He had since won Nevada and Arizona to increase his electoral college votes to 290, according to AP.
Trump, who is yet to concede defeat, has 214.
“I pledge to be a president who seeks not to divide, but to unify,” Biden said, then addressed Trump’s supporters directly.
“Now, let’s give each other a chance. It’s time to put away the harsh rhetoric, lower the temperature, see each other again, listen to each other again,” he said. “This is the time to heal in America.”
Biden commented on celebrations taking place across the country.
“What I must admit has surprised me, tonight we’re seeing all over this nation, all cities in all parts of the country, indeed across the world, an outpouring of joy, of hope of renewed faith in tomorrow, bring a better day. And I’m humbled by the trust and confidence you’ve placed in me,” Biden said.
The president-elect acknowledged that bringing the nation together, given all Americans have been through, will be a daunting and unprecedented challenge.
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“I pledge to be a president who seeks not to divide but unify. Who doesn’t see red states and blue states, only sees the United States,” Biden said.
(watch the speech courtesy of thehill.com:
“I sought this office to restore the soul of America, to rebuild the backbone of this nation, the middle class, to make America respected around the world again, and to unite us here at home.”
“It’s the honor of my lifetime that so many millions of Americans have voted for that vision. And now, the work of making that vision is real, it’s a task — the task of our time,” he continued.
Biden thanked the coalition his campaign put together to bring him to this moment, calling it the broadest and most diverse movement in history, and paid special acknowledgement to the demographic that has historically led him to victory.
“Especially in those moments when this campaign was at its lowest ebb, the African American community stood up again for me,” Biden said, pounding his first on the lectern. “You always had my back, and I’ll have yours.”
Biden directly addressed President Trump only once and indirectly in his remarks, noting he, too, had lost several times before making history in 2020.
“For all those of you who voted President Trump, I understand the disappointment tonight. I’ve lost a couple of times myself, but now let’s give each other a chance,” Biden said. “It’s time to put away the harsh rhetoric, lower the temperature, see each other again, listen to each other again. And to make progress, we have to stop treating our opponents as our enemies. They are not our enemies. They are Americans.”
Biden also announced his plans to announce on Monday a team of scientists to deal with the pandemic, which has killed close to 240,000 Americans.
He was introduced to the stage by his running mate, U.S. Senator Kamala Harris, who will be the first woman, the first Black American and the first American of Asian descent to serve as vice president, the country’s No. 2 office.
“What a testament it is to Joe’s character that he had the audacity to break one of the most substantial barriers that exists in our country, and select a woman as his vice president,” Harris said.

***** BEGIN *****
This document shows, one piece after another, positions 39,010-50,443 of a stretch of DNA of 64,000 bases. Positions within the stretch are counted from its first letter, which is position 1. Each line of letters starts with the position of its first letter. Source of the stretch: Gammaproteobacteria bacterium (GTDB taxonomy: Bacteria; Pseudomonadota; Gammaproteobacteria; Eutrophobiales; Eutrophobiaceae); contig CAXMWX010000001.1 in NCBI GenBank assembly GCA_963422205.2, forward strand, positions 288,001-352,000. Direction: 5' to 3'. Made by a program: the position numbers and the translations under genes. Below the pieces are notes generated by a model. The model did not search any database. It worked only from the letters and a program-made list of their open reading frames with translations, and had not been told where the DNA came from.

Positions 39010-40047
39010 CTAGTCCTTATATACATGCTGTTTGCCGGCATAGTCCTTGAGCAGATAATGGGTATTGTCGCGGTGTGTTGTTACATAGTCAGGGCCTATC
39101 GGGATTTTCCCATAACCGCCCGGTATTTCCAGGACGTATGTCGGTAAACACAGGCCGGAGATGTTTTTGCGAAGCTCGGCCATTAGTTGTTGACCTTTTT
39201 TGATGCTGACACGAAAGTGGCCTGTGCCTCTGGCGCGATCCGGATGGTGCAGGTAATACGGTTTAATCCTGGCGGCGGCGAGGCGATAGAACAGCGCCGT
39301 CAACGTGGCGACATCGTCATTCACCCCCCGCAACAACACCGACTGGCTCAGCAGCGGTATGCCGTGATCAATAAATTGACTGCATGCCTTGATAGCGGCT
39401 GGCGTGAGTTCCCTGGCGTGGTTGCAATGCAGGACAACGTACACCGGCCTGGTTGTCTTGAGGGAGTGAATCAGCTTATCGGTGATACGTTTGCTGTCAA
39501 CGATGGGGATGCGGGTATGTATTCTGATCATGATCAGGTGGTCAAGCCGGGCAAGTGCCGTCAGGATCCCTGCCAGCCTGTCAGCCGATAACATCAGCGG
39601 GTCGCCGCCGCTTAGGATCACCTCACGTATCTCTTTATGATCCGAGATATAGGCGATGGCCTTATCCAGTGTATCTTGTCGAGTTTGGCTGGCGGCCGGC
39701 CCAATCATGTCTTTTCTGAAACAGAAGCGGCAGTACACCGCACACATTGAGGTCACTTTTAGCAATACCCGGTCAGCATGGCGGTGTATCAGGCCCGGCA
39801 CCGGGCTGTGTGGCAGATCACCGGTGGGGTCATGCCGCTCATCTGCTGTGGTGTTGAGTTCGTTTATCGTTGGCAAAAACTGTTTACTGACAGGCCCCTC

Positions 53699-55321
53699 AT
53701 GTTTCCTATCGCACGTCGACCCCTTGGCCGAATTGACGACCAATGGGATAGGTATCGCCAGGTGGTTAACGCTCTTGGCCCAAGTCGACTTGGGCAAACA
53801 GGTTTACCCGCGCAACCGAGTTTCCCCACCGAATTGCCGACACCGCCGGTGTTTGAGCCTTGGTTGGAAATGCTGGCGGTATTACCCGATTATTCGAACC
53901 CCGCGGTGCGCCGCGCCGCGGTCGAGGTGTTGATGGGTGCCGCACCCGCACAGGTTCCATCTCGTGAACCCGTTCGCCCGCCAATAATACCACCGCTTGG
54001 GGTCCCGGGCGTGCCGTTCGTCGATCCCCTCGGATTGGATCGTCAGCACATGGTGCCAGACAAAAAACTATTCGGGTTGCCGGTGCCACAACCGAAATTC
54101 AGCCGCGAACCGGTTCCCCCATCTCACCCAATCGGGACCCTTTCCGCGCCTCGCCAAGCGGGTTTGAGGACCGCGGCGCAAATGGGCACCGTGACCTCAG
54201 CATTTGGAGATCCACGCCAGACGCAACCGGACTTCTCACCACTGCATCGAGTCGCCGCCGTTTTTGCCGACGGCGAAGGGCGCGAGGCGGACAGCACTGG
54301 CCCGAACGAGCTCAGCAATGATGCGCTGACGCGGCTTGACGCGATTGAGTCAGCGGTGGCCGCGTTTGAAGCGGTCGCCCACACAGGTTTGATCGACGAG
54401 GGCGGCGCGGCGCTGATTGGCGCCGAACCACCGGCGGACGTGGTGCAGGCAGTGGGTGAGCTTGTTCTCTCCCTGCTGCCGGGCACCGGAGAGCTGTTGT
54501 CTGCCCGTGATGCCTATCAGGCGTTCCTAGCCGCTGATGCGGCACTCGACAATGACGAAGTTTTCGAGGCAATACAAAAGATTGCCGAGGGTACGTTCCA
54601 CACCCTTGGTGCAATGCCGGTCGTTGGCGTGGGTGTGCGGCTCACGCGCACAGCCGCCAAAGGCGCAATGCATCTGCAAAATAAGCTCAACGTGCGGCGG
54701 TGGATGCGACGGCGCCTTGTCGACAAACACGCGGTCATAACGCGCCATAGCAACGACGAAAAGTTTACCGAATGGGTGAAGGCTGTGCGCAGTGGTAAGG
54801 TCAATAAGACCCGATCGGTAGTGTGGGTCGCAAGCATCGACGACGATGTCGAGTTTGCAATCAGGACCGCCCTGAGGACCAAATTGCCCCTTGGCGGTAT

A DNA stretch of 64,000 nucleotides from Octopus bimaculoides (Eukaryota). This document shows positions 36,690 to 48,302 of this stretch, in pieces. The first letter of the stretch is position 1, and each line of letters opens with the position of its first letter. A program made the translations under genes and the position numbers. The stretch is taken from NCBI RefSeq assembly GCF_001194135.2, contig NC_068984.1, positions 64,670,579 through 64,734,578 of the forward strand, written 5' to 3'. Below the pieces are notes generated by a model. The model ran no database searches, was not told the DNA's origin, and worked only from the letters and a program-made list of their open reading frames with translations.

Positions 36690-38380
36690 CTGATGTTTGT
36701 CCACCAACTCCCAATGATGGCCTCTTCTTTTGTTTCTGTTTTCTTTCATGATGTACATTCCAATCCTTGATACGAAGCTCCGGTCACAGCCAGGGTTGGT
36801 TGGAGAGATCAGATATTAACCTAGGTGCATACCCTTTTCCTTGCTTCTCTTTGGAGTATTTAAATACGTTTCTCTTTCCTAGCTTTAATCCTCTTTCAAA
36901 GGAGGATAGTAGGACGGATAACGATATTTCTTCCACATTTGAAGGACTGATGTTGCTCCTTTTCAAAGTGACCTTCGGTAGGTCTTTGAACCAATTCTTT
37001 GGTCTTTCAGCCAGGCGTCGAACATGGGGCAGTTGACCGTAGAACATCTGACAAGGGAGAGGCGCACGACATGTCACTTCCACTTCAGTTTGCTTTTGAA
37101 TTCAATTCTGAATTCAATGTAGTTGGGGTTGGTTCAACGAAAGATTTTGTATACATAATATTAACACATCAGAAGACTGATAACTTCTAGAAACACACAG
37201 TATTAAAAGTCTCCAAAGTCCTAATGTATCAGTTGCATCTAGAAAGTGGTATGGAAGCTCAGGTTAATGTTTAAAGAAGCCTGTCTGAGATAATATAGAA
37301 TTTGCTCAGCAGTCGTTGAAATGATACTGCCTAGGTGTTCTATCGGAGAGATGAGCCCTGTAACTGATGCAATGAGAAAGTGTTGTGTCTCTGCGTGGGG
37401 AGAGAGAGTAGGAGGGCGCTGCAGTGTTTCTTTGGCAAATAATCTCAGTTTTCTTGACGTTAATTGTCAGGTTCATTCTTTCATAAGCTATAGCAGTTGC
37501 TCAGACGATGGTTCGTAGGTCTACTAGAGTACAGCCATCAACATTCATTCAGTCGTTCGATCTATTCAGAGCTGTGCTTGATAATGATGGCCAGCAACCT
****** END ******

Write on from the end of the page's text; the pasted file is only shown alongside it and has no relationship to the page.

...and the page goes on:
Harris, 56, had begun her speech by paying a tribute to the late congressman and civil rights icon John Lewis, giving a nod to those who paved the way for a more representative democracy.
“Congressman John Lewis before his passing wrote:
‘Democracy is not a state, it is an act.’ And what he meant was that America’s democracy is not guaranteed. It is only as strong as our willingness to fight for it,” Harris said.
“And when our very democracy was on the ballot in this election — with the very soul of America at stake and the world watching — you ushered in a new day for America.”
She went on to thank the voters, organizers, poll workers and activists who she said delivered a clear message in what became a referendum election, choosing, she said, “hope and unity, decency, science, and yes, truth!”
“You chose Joe Biden as the next president of the United States. And Joe is a healer, a uniter, a tested and steady hand. A person whose own experience of loss gives him a sense of purpose that will help us as a nation reclaim our own sense of purpose,” Harris said.
The daughter of Indian and Jamaican immigrants, Harris also thanked her late mother and the generations of women before her — “including the black women who are often, too often overlooked but so often prove they are the backbone of our democracy.”
“When she came here from India at the age of 19, she maybe didn’t quite imagine this moment,” Harris spoke of her mother, an Indian immigrant.
“But she believed so deeply in an America where a moment like this is possible, and so I am thinking about her and about the generations of women, Black women, Asian, white, Latina, Native American women, who throughout our nation’s history, who paved the way to tonight, women who fought and sacrificed so much for equality and liberty and justice for all.”
She gave credit to Biden for helping her ascend to the second highest office of the nation and said she hopes her place on the stage will inspire others to follow.
“What a testament it is to Joe’s character that he had the audacity to break one of the most substantial barriers that exists in our country and select a woman as his vice president,” Harris said.
“While I may be the first woman in this office, I will not be the last. Because every little girl watching tonight sees that this is a country of possibilities,” she added.
*Reports relied on ABC News